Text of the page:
Vitamin B12 Deficiency
What is vitamin B12 deficiency?
Vitamin B12 deficiency is a condition in which the body has inadequate stores of vitamin B12. This vitamin is essential for many aspects of health, including the production of red blood cells. Healthy numbers of red blood cells are critical for delivering oxygen and nutrients to the body’s cells and tissues.
Vitamin B12 is a water-soluble vitamin that must be ingested daily and absorbed effectively by the digestive tract in order to maintain optimal health. Most people get enough vitamin B12 by eating a variety of foods. Those that naturally contain vitamin B12 include lean red meats, poultry, fish, brewer’s yeast, and dairy products, such as milk, cheese, and yogurt. Vitamin B12 is also added to some breakfast cereals, breads, and other fortified food products.
Vitamin B12 deficiency is most common in people who have a disease or condition in which the body is unable to absorb vitamin B12 from ingested foods. It is also relatively common in older adults. One in 31 adults age 51 years and older has a vitamin B12 deficiency, according to the Centers for Disease Control and Prevention (Source: CDC).
Less commonly, vitamin B12 deficiency results from an inadequate intake of foods that contain vitamin B12.
Untreated vitamin B12 deficiency can lead to serious complications, such as anemia, nerve damage, and growth abnormalities. Seeking regular medical care and following your treatment plan can help reduce the risk of serious complications from vitamin B12 deficiency.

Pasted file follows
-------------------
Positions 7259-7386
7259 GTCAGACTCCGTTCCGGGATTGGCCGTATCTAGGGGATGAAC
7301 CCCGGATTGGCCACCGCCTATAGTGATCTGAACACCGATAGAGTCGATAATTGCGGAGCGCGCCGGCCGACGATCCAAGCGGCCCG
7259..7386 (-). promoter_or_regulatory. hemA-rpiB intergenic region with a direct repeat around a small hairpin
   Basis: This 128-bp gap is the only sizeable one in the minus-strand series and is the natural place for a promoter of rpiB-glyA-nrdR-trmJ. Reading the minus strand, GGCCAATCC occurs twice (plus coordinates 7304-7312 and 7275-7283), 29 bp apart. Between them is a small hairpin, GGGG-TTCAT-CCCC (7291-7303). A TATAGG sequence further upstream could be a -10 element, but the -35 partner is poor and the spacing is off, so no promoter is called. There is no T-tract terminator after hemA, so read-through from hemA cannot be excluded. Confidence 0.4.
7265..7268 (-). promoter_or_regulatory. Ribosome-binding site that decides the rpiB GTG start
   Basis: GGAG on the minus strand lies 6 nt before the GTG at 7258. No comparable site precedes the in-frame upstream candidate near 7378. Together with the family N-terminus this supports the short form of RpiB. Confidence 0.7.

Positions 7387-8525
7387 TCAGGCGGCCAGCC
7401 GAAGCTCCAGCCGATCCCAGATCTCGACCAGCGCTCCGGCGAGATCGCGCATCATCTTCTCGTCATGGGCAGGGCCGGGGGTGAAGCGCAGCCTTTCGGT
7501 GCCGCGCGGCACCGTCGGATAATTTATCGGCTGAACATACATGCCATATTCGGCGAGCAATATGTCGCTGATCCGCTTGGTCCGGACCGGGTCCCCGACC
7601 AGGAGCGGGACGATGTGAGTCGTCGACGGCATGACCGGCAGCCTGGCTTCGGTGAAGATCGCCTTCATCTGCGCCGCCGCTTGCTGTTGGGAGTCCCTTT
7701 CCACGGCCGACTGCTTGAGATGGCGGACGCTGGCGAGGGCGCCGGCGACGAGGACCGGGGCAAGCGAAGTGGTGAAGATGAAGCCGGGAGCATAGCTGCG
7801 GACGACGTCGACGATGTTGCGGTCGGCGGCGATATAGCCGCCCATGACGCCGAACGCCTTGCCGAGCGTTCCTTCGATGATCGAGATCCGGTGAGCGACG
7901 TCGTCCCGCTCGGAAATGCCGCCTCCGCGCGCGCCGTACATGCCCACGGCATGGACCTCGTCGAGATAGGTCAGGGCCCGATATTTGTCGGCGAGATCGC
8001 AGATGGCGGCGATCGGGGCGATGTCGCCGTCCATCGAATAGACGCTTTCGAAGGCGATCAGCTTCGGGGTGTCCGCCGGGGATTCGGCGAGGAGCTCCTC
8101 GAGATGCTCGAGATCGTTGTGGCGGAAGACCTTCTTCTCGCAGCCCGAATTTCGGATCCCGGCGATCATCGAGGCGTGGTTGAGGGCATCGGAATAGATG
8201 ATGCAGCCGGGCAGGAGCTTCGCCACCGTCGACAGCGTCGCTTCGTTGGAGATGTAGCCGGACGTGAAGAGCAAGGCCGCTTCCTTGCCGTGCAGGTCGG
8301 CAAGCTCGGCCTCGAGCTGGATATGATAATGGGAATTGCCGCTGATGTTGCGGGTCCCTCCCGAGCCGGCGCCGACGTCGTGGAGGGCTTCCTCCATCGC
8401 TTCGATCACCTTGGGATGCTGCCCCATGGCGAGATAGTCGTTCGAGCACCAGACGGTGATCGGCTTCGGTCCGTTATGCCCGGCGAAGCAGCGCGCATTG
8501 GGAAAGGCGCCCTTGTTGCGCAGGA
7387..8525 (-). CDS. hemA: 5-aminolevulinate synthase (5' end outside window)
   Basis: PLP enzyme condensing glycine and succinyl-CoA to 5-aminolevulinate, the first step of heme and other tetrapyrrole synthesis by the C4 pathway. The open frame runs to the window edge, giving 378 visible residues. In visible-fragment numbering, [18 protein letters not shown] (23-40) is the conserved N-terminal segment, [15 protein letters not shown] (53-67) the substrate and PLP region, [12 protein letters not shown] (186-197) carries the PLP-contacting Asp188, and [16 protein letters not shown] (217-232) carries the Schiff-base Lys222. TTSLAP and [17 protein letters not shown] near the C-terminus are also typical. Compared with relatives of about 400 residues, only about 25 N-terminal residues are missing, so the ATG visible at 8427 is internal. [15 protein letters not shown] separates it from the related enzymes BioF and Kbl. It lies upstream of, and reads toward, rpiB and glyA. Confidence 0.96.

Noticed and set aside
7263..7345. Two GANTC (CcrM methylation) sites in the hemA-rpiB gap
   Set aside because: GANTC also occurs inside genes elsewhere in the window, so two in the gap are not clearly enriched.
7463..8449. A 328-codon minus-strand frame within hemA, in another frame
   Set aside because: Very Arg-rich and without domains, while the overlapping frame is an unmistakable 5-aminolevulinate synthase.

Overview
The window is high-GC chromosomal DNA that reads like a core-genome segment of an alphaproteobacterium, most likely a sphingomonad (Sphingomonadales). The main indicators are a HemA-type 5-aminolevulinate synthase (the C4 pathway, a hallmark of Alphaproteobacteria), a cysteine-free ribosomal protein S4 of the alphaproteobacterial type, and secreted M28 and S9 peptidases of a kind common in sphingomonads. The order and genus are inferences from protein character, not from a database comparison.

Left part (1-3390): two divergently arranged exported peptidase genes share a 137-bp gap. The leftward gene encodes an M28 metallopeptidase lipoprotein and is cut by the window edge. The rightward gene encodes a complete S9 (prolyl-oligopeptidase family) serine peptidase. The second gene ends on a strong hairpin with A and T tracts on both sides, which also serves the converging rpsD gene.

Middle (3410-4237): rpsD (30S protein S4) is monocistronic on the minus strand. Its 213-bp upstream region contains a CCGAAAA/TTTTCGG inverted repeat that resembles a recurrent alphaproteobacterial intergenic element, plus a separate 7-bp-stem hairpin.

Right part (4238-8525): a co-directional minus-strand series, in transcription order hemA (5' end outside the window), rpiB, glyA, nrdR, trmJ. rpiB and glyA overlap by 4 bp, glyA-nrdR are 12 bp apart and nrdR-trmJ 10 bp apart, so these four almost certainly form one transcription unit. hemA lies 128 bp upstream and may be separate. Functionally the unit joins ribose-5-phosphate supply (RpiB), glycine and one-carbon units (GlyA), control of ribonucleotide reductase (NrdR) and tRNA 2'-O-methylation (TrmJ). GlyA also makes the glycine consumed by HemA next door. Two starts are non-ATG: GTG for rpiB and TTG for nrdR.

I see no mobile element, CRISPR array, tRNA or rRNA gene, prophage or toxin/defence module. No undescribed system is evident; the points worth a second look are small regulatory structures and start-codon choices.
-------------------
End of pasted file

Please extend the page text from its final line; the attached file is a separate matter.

What are the symptoms of vitamin B12 deficiency?
The symptoms vary depending on the individual, the underlying cause, the severity of B12 deficiency, and other factors. In some cases, the symptoms of vitamin B12 deficiency can be vague, take years to develop, or may not be noticeable immediately.
Some symptoms of vitamin B12 deficiency are due to a decreased production of red blood cells, which are necessary to carry vital oxygen to the body’s cells and tissues. Symptoms of vitamin B12 deficiency can affect the gastrointestinal tract, the nervous system, and the cardiovascular system. Symptoms of vitamin B12 deficiency include:
Confusion, memory loss, or dementia
Developmental delays and failure to thrive
Numbness or coldness of hands and feet (constant, symmetric)
Pale skin or jaundice (yellowing of skin and eyes)
Sore mouth and tongue
What causes vitamin B12 deficiency?
Vitamin B12 deficiency is most often caused by an inability of the body to properly digest and absorb vitamin B12. The inability to absorb vitamin B12 can be caused by diseases and conditions including:
Atrophic gastritis (a condition in which the stomach lining is inflamed and becomes thin)
Autoimmune endocrinopathiy (diabetes, hypothyroidism)
Celiac disease (sensitivity to gluten from wheat and other grains, causing intestinal damage)
Crohn’s disease (an inflammatory bowel disease that can affect any part of the intestine)
Pernicious anemia (a result of atrophic gastritis with poor B12 absorption)
Surgical removal of a portion of the stomach or small intestine, such as with bariatric surgery